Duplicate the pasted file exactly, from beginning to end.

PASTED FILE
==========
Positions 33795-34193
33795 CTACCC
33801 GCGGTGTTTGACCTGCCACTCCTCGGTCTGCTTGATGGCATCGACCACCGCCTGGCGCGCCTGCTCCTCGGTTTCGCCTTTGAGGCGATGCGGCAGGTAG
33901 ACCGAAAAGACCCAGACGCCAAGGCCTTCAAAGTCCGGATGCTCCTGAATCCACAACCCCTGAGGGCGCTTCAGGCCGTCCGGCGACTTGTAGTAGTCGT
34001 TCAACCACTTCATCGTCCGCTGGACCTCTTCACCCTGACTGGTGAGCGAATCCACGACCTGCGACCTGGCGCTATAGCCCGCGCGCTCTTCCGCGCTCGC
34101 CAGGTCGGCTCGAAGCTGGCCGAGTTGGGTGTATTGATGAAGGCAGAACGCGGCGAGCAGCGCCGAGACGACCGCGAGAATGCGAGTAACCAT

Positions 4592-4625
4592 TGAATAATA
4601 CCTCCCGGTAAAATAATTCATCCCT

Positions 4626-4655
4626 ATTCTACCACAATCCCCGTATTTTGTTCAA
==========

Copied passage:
Positions 33795-34193
33795 CTACCC
33801 GCGGTGTTTGACCTGCCACTCCTCGGTCTGCTTGATGGCATCGACCACCGCCTGGCGCGCCTGCTCCTCGGTTTCGCCTTTGAGGCGATGCGGCAGGTAG
33901 ACCGAAAAGACCCAGACGCCAAGGCCTTCAAAGTCCGGATGCTCCTGAATCCACAACCCCTGAGGGCGCTTCAGGCCGTCCGGCGACTTGTAGTAGTCGT
34001 TCAACCACTTCATCGTCCGCTGGACCTCTTCACCCTGACTGGTGAGCGAATCCACGACCTGCGACCTGGCGCTATAGCCCGCGCGCTCTTCCGCGCTCGC
34101 CAGGTCGGCTCGAAGCTGGCCGAGTTGGGTGTATTGATGAAGGCAGAACGCGGCGAGCAGCGCCGAGACGACCGCGAGAATGCGAGTAACCAT

Positions 4592-4625
4592 TGAATAATA
4601 CCTCCCGGTAAAATAATTCATCCCT

Positions 4626-4655
4626 ATTCTACCACAATCCCCGTATTTTGTTCAA